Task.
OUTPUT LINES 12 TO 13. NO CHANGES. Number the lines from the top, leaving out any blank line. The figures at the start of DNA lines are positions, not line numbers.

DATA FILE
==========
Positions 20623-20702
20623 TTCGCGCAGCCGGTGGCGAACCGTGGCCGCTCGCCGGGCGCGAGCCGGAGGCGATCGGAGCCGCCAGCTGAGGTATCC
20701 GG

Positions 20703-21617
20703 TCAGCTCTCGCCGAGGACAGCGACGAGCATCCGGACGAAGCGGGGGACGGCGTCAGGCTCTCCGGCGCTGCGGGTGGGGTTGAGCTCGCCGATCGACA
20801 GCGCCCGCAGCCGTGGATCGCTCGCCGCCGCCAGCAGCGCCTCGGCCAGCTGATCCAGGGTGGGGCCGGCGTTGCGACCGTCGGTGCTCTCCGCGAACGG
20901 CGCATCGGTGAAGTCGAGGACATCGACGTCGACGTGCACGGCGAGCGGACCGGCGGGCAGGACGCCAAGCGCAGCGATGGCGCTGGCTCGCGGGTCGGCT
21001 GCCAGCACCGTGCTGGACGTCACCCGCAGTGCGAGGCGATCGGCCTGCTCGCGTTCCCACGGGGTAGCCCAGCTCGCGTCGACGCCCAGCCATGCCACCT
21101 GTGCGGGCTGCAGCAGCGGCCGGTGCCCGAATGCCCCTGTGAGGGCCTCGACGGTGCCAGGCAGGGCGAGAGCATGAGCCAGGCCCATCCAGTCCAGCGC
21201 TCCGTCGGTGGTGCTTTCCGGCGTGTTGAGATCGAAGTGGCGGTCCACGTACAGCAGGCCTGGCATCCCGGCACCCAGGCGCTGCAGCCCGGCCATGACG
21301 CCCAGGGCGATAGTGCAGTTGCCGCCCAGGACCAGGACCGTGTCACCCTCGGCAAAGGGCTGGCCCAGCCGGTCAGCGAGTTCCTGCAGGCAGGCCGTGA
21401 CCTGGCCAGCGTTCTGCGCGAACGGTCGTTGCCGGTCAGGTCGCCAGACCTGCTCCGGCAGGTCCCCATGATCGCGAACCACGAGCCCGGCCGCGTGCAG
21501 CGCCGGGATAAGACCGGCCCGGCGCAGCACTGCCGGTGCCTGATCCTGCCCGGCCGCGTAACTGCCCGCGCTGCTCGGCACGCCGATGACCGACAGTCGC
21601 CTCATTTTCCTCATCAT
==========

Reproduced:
21401 CCTGGCCAGCGTTCTGCGCGAACGGTCGTTGCCGGTCAGGTCGCCAGACCTGCTCCGGCAGGTCCCCATGATCGCGAACCACGAGCCCGGCCGCGTGCAG
21501 CGCCGGGATAAGACCGGCCCGGCGCAGCACTGCCGGTGCCTGATCCTGCCCGGCCGCGTAACTGCCCGCGCTGCTCGGCACGCCGATGACCGACAGTCGC